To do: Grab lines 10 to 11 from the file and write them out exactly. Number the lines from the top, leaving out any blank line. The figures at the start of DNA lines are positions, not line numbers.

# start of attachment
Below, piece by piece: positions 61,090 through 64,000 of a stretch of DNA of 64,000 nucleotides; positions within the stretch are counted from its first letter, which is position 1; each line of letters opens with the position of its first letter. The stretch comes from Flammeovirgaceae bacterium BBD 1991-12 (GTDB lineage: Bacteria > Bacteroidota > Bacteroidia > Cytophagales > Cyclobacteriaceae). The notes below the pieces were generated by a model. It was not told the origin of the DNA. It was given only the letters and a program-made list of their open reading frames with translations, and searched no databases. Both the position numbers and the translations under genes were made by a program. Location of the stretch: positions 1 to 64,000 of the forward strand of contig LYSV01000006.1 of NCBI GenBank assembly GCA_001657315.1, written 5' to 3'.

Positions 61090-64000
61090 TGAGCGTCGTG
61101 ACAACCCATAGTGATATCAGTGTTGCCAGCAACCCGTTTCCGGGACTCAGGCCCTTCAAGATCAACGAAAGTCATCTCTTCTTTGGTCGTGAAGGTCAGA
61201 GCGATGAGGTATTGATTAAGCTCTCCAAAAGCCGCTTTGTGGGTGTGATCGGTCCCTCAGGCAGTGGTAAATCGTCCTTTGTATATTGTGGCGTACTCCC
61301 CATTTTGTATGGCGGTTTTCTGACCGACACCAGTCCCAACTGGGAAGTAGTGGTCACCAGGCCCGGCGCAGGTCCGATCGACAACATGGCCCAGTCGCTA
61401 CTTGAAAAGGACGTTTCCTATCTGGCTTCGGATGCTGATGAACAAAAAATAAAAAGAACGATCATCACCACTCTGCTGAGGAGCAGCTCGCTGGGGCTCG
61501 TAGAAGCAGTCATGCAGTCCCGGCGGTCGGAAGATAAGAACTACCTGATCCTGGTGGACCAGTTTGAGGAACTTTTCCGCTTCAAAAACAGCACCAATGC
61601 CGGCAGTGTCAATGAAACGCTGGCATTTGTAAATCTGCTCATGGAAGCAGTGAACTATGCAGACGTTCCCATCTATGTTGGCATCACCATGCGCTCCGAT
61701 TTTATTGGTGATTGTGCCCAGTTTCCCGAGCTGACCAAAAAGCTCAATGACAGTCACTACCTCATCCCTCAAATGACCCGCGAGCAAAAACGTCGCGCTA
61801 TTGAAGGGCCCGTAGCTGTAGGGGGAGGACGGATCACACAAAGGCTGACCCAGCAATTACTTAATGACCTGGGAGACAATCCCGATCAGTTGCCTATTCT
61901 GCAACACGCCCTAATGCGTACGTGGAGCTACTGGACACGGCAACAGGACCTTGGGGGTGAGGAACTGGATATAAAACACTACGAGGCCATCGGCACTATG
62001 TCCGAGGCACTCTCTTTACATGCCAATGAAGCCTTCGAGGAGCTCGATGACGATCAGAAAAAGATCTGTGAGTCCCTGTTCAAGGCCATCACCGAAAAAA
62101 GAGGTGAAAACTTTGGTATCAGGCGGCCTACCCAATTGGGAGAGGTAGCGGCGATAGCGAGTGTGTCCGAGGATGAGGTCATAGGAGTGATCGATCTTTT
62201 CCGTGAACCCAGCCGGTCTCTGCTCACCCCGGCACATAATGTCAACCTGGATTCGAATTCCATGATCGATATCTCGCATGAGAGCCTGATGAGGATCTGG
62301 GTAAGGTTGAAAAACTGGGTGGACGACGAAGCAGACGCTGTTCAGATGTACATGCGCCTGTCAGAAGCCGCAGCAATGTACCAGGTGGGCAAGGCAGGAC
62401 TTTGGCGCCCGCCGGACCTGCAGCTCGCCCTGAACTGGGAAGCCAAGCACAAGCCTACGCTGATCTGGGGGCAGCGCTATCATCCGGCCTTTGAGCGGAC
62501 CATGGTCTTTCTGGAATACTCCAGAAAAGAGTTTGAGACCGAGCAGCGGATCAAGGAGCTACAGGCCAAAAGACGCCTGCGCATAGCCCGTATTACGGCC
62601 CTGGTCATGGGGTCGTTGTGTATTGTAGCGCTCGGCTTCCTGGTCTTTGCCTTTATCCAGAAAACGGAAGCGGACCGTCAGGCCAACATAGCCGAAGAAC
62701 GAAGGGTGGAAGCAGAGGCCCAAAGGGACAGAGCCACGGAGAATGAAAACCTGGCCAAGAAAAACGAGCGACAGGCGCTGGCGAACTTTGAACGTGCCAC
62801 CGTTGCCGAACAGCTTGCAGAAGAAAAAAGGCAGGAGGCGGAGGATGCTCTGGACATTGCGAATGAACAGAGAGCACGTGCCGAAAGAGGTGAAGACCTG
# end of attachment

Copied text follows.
61701 TTTATTGGTGATTGTGCCCAGTTTCCCGAGCTGACCAAAAAGCTCAATGACAGTCACTACCTCATCCCTCAAATGACCCGCGAGCAAAAACGTCGCGCTA
61801 TTGAAGGGCCCGTAGCTGTAGGGGGAGGACGGATCACACAAAGGCTGACCCAGCAATTACTTAATGACCTGGGAGACAATCCCGATCAGTTGCCTATTCT